At some point in the next year, possessing marijuana for non-medicinal purposes will become legal in Canada. The Cannabis Act was recently announced by the federal government. If it is approved by Parliament and becomes law, anyone 18 and over will be able to possess up to 30 grams (just over one ounce) of cannabis for personal use, or to jointly share with others. Users with a green thumb will also be able to legally grow four plants on their property, as long as they aren’t higher than one meter/three feet. Making edible cannabis products will be allowed too. A lot of the details surrounding the legalization plan are still hazy though. Sales will be provincially regulated but each province still has to come up with a plan on how it will be done. The effects of legalization are going to be felt by other agencies and organizations too.
The scent of smoking joints has never been well hidden on college campuses and in neighborhoods surrounding them. Anyone who has lived in a dorm can easily smell or spot their neighbor who is “One Toke Over the Line,” to quote the Brewer and Shipley song from 1970. Smoking tobacco in a college dorm is illegal in Ontario, but possession of it isn’t. The average college freshman in Ontario is also 18 years old or will turn 18 during that year. “It will pose a new challenge,” said Laura Storey, Director of Housing and Residence Life at Carleton University in Ottawa. Storey said her office still needs to get a full understanding of what the new regulations will be, but added that the same rules about smoking tobacco in or near dorms will apply to smoking cannabis. She said there has not been any discussion yet about if students will be able to keep plants in the rooms. Storey said preparing for legal marijuana in college dorms is on the agenda at a conference being held in early May of university housing directors from across Ontario. Calls to the Housing Service at the University of Ottawa were not answered.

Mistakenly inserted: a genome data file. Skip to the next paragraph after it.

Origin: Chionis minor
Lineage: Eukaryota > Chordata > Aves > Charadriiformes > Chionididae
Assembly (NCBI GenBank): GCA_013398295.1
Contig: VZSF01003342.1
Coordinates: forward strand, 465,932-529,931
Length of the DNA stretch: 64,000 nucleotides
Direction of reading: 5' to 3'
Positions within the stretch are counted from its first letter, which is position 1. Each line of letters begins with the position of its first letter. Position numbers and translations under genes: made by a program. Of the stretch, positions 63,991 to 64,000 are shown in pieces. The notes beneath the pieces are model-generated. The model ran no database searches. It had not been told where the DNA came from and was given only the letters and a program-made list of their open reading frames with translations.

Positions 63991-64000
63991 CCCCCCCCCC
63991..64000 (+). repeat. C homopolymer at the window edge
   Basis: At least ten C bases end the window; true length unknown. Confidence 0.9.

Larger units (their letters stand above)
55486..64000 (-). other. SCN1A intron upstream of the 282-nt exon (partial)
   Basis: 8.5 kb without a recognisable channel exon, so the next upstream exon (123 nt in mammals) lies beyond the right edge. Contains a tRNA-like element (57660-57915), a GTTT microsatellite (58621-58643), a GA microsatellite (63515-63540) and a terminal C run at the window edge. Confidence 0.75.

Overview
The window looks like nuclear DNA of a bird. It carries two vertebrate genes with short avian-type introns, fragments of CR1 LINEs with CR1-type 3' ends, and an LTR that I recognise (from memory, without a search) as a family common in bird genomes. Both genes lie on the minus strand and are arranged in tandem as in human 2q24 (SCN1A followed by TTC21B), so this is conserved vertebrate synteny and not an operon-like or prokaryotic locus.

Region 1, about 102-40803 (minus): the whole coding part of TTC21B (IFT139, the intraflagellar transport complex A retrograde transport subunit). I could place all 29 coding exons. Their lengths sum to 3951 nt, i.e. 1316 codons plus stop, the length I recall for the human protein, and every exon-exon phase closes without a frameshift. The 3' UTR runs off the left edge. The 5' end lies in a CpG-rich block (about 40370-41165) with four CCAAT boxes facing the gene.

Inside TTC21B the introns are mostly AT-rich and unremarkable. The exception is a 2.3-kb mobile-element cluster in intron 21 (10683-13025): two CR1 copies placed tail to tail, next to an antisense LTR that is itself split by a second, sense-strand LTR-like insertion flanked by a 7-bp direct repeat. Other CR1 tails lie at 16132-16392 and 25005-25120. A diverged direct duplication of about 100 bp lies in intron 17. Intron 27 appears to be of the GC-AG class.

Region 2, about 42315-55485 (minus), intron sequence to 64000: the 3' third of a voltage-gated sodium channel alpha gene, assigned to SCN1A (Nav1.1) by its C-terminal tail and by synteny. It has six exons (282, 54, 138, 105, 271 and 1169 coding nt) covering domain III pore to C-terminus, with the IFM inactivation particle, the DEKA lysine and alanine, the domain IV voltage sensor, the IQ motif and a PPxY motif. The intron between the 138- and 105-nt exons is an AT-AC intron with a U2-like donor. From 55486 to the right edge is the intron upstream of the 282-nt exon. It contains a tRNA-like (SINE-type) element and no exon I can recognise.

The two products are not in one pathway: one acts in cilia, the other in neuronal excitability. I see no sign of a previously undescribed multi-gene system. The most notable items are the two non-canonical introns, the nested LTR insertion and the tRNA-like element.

Ottawa Community Housing (OCH) is the city’s public housing authority. It owns and manages 15,000 units. Media Relations Coordinator Niki Kerimova said that their first priority is providing a safe and inclusive living environment for tenants. Tobacco and marijuana smoking is not permitted in OCH building. The only exceptions are for authorized medical marijuana users and indigenous people who use tobacco for spiritual purposes. OCH is taking a wait-and-see approach to any issues legal cannabis could present. Kerimova said the agency is going to “address it from both a policy and operational perspective” after the federal legislation becomes law.
Public housing facilities and college dorms are just two examples of places where legal cannabis in Canada could have effects. The whole idea of marijuana possession being allowed for just about every Canadian is going to be an interesting social experiment to observe for both users and refusers alike.